Cakes & Bakes: Spiced apple & sultana pie

Home-made spiced apple sultana pie | H is for Home

We’re coming to the end of British Pie Week so we’re getting involved again and making a pie.

Sliced ball of shortcrust pastry

At the mere mention of the word ‘pie’ we usually get involved – any excuse! Yes, the saying may go, “As American as apple pie”, but we’re famous for our apples here in Blighty – and have no doubt been using them in pies for centuries.

Peeled, cored and chopped apples

We’ve rustled up a spiced apple & sultana pie for our Cakes & Bakes post… it’s quite a comforting, wintery version of the simple classic.

Saucepan of chopped apples and Muscovado sugar

Crisp, buttery pastry with a soft, warm, cinnamon-infused fruity filling… and finished off with thick, cold cream of course.

Trimmed shortcrust pastry pie base

You might have a bit of pastry left over – if you do, don’t just bin it, use cutters to turn it into shapes or letters to adorn the top.

Home-made spiced apple sultana pie top

The perfect, celebratory Pie Week pie!

Lemon & poppy seed loaf
Serves 8
For the loaf
  1. 115g/4oz butter, softened
  2. 225g/8oz caster sugar
  3. 3 eggs, separated
  4. 185g/6⅔oz plain flour
  5. ½tsp baking powder
  6. ½tsp bicarbonate of soda
  7. pinch salt
  8. 1tbs poppy seeds
  9. 85g/3fl oz buttermilk
  10. juice of 1 lemon
  11. zest of 2 lemons
For the glaze
  1. 1½tbs icing sugar
  2. juice of half a lemon
  3. ½tbs granulated sugar
  4. pinch of lemon zestLemon & poppy seed loaf ingredients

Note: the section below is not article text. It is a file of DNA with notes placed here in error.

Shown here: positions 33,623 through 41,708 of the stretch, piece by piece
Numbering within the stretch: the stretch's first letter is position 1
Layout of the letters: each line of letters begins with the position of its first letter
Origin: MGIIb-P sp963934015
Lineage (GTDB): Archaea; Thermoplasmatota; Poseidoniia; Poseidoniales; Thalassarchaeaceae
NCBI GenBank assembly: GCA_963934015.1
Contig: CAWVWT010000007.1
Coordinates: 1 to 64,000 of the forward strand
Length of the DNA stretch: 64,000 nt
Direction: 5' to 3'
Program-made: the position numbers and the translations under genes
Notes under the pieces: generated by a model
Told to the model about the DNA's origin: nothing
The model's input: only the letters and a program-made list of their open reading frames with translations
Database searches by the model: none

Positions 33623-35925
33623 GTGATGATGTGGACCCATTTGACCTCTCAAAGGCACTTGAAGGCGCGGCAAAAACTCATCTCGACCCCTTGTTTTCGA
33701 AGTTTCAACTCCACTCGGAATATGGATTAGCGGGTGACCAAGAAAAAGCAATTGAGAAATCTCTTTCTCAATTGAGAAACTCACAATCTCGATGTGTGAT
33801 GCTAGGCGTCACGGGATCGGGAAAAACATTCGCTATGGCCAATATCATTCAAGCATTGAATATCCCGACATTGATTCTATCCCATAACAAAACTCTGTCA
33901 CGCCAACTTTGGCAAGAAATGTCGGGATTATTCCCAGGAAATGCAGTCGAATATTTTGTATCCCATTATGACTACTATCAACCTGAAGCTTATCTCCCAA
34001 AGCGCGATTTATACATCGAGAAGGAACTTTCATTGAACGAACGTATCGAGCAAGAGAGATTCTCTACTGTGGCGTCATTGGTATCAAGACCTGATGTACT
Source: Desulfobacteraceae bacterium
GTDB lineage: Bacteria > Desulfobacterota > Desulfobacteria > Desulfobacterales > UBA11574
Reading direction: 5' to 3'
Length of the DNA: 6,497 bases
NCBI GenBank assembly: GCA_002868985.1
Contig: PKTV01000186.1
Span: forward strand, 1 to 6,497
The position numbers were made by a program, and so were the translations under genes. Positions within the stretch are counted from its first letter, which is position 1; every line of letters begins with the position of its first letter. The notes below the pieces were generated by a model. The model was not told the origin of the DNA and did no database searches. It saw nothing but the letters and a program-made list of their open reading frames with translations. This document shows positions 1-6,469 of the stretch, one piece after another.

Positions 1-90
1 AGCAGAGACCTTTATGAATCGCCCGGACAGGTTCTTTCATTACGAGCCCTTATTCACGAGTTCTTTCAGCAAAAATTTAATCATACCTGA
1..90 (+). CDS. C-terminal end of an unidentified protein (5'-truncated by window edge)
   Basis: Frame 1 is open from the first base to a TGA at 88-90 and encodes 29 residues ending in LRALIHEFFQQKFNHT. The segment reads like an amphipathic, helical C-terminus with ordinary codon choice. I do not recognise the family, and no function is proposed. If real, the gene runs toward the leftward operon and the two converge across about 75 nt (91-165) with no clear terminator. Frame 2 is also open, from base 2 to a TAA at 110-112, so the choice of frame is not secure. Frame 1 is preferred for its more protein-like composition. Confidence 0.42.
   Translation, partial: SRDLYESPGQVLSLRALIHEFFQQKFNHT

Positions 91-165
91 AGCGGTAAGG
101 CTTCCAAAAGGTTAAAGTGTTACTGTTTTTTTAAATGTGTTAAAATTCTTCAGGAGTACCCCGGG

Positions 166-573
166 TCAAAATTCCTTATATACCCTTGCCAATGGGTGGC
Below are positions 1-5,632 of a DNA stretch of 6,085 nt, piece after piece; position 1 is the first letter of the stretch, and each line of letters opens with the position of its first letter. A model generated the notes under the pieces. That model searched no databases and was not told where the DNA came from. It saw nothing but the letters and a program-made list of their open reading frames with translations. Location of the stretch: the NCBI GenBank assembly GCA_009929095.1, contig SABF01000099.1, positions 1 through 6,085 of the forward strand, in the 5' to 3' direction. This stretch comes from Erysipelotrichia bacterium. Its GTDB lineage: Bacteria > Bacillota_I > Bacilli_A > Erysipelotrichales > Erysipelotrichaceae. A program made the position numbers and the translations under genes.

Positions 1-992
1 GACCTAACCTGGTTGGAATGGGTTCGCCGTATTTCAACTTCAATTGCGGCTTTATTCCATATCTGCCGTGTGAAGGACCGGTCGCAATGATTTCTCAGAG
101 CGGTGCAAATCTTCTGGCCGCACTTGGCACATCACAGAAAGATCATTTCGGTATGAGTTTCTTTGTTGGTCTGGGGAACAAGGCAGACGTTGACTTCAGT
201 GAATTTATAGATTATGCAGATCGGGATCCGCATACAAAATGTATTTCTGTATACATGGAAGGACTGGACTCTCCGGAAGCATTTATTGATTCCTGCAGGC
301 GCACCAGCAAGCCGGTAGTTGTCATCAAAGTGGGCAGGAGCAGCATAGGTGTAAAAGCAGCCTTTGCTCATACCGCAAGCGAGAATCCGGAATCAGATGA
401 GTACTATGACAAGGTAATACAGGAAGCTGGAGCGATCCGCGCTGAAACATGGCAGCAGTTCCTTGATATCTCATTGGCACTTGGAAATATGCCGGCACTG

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If you don’t have Buy Me a Pie! app installed you’ll see the list with ingredients right after downloading it
Instructions
  1. Preheat the oven to 175ºC/350ºF/gas mark 4
  2. Grease a 900g/2lb loaf tin
For the loaf
  1. In a large mixing bowl, cream the butter & caster sugar until light & fluffy
  2. Mix in the egg yolks
  3. In a medium-sized mixing bowl, sift the flour, baking powder, bicarbonate of soda and salt
  4. Mix in the poppy seeds
  5. In a measuring jug, add the buttermilk, lemon juice and lemon zest (reserve a pinch of the zest for the glaze)
  6. Add the dry, flour mixture to the butter/sugar/egg mixture in two batches; interspersing it with adding the buttermilk & lemon mixture
  7. Whisk the egg whites into stiff peaks before folding into the mixture
  8. Spoon the mixture into the greased loaf tin and bake on the lowest shelf for 40-50 minutes or until an inserted skewer comes away clean.. If the top of the loaf begins to get too brown, cover with tin foil